For '06-'07, Everyman sets 2 premieres

CRITIC'S CORNER

Critic's Corner// Theater

April 06, 2006|By J. WYNN ROUSUCK | J. WYNN ROUSUCK,SUN THEATER CRITIC

Two area premieres and a Restoration comedy will be among the offerings in Everyman Theatre's 2006-2007 season.

"When we compete for the rights to plays, we compete with over 50 theaters in Washington," said Everyman artistic director Vincent M. Lancisi. "To be able to do the Baltimore-Washington premiere of two plays - Lee Blessing's Going to St. Ives and Michael Hollinger's Opus - is a great thrill for us."

A play about a string quartet, Opus, which has only been produced in Pennsylvania and is not yet published, is "the newest play we've ever done," Lancisi said. Calling it "the closest we've come to a world premiere," the artistic director described it as a first step toward an eventual goal of producing brand-new scripts.

The season also includes the oldest play Everyman has ever produced - Richard Brinsley Sheridan's 1771 The School for Scandal. "It's long been our desire to work on classics," Lancisi said, "we just have avoided them because of the huge cast sizes and cost. So, being able to produce The School for Scandal is a very exciting developmental move."

Speaking of moves, Everyman has outgrown its home in the 1700 block of North Charles Street, and its proposal to relocate to the site of the former Chesapeake Restaurant at the south end of the block was not accepted by the city last fall. Lancisi said the theater's board "is actively pursuing alternative sites - all within the city." The coming season, however, will be produced at the current site.

Here's a look at the lineup:

Opus (Sept. 5-Oct. 15). "Elegant and provoking" is the way Lancisi describes this new play by the Philadelphia-based author of Red Herring (a 2003 Everyman hit). Opus zeroes in on a string quartet that loses one of its members days before its highest-profile performance - a televised concert at the White House. Lancisi will direct a cast headed by company members Megan Anderson and Frederick Strother.

The School for Scandal (Nov. 7-Dec. 17). Sheridan's comedy of bad manners will feature a large cast including Deborah Hazlett, Wil Love, Bruce R. Nelson, Carl Schurr and Strother. Lancisi is enthusiastic about directing this satirical look at 18th-century society "because of the grandeur of the costumes, the powdered wigs on men and women [and] the bigger-than-life style of the characters, which are ... not often seen in an up-close intimate setting."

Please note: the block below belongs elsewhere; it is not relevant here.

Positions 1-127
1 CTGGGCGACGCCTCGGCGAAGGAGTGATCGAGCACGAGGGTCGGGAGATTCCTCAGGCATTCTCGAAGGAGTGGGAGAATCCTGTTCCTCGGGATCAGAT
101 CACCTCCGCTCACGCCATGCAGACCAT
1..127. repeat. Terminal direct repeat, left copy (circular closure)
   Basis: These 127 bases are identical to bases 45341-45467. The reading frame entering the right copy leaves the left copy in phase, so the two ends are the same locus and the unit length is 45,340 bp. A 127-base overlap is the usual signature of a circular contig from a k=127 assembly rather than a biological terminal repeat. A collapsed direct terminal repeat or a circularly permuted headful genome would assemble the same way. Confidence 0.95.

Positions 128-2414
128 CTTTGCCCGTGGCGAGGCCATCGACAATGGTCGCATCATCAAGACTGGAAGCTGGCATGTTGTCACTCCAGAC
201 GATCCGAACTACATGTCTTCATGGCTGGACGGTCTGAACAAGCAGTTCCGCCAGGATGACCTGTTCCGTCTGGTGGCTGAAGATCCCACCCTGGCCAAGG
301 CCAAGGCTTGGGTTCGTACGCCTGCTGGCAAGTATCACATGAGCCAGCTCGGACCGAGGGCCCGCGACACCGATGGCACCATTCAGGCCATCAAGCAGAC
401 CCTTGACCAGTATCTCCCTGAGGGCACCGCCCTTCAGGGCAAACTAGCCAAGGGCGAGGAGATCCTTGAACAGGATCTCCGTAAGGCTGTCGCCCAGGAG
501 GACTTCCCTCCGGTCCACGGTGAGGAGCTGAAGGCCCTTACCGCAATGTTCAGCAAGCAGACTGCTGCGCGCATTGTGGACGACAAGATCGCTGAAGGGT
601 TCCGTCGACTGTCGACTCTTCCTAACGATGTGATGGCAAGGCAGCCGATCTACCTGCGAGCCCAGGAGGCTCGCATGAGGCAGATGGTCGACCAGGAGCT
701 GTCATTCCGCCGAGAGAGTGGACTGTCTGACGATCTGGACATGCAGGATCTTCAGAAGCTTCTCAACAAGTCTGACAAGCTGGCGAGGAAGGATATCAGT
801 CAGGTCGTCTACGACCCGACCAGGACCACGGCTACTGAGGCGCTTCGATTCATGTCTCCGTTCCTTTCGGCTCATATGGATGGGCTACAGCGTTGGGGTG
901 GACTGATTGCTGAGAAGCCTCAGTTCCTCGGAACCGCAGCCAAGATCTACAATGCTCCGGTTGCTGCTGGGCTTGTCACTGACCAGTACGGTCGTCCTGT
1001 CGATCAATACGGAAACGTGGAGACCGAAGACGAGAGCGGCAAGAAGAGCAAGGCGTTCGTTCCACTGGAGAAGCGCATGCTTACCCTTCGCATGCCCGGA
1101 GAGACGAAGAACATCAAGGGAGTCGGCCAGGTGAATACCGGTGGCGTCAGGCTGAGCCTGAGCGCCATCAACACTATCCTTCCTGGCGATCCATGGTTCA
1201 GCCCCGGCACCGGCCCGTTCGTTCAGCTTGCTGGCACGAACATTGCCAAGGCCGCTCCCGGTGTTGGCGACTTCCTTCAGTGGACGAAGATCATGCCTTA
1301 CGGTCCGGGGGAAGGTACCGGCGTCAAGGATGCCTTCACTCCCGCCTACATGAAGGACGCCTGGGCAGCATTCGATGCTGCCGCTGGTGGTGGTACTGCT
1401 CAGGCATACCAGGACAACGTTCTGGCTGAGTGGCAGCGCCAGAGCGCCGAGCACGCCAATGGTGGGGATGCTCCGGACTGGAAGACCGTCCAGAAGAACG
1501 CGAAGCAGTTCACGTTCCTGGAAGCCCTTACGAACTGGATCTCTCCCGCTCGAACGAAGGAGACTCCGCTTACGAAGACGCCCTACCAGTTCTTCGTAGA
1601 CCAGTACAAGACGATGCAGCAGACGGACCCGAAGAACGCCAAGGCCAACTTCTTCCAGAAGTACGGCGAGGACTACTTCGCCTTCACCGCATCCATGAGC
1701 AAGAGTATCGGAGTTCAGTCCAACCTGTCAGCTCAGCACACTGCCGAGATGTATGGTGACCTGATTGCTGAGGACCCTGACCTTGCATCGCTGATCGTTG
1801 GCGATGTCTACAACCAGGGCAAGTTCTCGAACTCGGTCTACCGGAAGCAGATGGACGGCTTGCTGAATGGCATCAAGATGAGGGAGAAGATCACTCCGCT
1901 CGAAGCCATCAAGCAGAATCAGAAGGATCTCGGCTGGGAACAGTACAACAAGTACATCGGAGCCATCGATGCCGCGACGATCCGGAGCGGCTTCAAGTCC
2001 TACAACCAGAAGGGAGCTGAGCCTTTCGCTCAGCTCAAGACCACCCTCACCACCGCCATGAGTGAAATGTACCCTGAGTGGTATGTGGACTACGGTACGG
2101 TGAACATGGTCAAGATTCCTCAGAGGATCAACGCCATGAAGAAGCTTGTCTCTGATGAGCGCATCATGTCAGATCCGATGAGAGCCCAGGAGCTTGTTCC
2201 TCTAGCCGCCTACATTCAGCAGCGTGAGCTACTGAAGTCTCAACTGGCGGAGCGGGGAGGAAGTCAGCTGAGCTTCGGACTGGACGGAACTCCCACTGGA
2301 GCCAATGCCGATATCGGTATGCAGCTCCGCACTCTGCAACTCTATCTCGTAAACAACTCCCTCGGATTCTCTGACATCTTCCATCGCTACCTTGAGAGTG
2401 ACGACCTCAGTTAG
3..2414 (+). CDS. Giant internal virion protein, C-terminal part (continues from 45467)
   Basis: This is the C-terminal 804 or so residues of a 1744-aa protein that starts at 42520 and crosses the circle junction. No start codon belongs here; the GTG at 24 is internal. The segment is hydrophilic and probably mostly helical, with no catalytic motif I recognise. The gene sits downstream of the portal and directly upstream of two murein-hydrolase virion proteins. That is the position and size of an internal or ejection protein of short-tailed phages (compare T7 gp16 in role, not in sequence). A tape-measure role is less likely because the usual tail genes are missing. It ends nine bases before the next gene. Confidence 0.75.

Going to St. Ives (Jan. 16-Feb. 25). The mother of an African dictator visits a British surgeon in this two-person work by the playwright best known for the Cold War drama A Walk in the Woods. "What Lee Blessing is so great at doing is saying, `Imagine what would happen if ... ?'" explains Lancisi, who calls St. Ives "a dialectic between black and white, between civilization and savagery, between order and chaos."

And a Nightingale Sang (March 20-April 29). A British family during World War II is the subject of this comedy/drama by C.P. Taylor. Lancisi says he has long wanted to produce this play, which is infused with period music. Stan Weiman will portray the grandfather; Rosemary Knower, the mother; and Kyle Prue, an American soldier who falls in love with one of her daughters.

Betrayal (May 15-June 24). As its first play by 2005 Nobel Prize winner Harold Pinter, Everyman has chosen the British playwright's best-known and possibly most accessible work - an account of a marriage and an affair, related in reverse. Hazlett will play the wife in this "heartwrenching and fascinating tale of relationships from three different points of view - the husband, the wife and the lover," as Lancisi puts it.

In addition to its regular season, Everyman plans to offer a cabaret series, the details of which are still being completed.

Finally, this year's fundraiser, which benefits the theater's education programs, is scheduled for June 3 at the Reginald F. Lewis Museum of Maryland African American History and Culture, 830 E. Pratt St. Tickets are $175.

Subscriptions to Everyman's five-play season cost $60-$130. For information about subscriptions or the fundraiser, call 410-752-2208 or visit every mantheatre.org.

j.wynn.rousuck@baltsun.com

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